grandparents, aunts, uncles and siblings). Record all deaths in these first degree
              relatives. Examples that might be included in this section would be diabetes,
              cancer, epilepsy, allergies, hereditary blood dyscrasia, early coronary artery
              disease, hyperlipodemia, mental retardation, dystrophies, congenital anomalies,
              degenerative diseases, cystic fibrosis, and celiac disease.

Social History

             Living circumstances: place and nature of dwelling, sleeping arrangements,
              daycare arrangements.
             Economic circumstances
             Parents occupations and marital status
             Household pets
             Potential exposures to toxins in home, for example, cigarette smoke exposure
             Age of home of children less that 3 years of age (possible lead exposure)
             Water source

Review of Systems
      Review each of the following systems and include all positive answers to questions.

              - HEENT
              - Respiratory
              - Cardiac
              - Gastrointestinal

               - Genital, urinary
               - Neuromuscular
               - Muscle/Skeletal
               - Hematologic
               - Recent infectious disease contacts
               - Growth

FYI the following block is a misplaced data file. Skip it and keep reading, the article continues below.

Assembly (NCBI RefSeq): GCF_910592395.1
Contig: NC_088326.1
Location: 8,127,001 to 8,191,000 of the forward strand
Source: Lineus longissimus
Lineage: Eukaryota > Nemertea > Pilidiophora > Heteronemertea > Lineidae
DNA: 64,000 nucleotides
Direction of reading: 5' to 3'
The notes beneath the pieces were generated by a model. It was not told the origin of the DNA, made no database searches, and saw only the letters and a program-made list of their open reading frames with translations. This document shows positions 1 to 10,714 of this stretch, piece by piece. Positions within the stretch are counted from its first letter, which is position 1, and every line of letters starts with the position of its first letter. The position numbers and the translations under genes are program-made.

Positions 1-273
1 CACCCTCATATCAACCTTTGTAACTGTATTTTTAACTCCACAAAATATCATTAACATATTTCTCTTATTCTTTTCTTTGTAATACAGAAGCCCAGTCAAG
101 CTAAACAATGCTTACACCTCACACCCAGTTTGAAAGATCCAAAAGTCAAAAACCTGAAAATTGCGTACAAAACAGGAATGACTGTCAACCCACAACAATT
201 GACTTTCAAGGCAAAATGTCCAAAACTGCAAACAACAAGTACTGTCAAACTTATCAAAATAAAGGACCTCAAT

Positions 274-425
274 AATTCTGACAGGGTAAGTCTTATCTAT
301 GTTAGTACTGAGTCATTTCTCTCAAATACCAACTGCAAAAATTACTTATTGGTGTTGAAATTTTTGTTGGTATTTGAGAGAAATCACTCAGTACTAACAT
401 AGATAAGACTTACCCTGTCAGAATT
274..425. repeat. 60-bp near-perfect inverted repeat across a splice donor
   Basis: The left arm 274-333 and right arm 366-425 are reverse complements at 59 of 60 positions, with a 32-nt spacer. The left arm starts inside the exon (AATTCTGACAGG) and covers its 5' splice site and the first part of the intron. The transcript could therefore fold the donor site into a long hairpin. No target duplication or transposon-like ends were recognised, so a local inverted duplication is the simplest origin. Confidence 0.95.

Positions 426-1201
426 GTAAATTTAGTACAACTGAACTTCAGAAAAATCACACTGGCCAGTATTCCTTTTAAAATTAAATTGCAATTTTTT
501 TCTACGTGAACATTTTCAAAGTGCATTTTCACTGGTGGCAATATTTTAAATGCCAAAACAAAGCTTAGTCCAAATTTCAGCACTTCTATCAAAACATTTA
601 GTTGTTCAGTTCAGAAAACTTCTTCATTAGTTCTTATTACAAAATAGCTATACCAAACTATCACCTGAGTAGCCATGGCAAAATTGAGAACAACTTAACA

All positive physical findings should be recorded and pertinent negative findings to that specific
differential diagnosis should also be included in the physical examination. The following list of
physical findings are examples of those things that might be included.

       Vital Sign: A successful pediatric examination varies with the age of the patient. Very
       young infants and neonates are often easiest to examine on the examining table. From
       several months to preschool age it is often more effective to have the patient lie or sit on
       the mother’s lap. It may be best to interview and examine adolescents without the
       parents present. If a parent is not present during the examination a student should have a
       nurse or the attending physician present at the time of examination or have parental
       permission to examine the child.

       Observe the child under ideal circumstances, for example, while in mother’s lap and
       leave the more painful and uncomfortable parts of the examination until last, for example,
       throat and ears.

       Record vital signs which include temperature, pulse, respiratory rate, and blood pressure
       (arm and legs). Weight, height, and head circumference should be measured, preferably
       using the metric system, and should include percentiles. Plot these parameters on a
       growth chart if not previously done. Record O2 saturations and the amount of oxygen
       delivered if appropriate.

       General Appearance: For example any obvious deformities, size appropriate for age,
       respiratory distress or pain, and hydration and general nutrition status.

       Head: Normal or abnormal facies and normal or abnormal cepholy. Fontonelle size if

       Eyes: Include all positive findings on eye examination and include proptosis, sclerae,
       conjunctivae, strabismus, photophobia, and fundoscopic exam.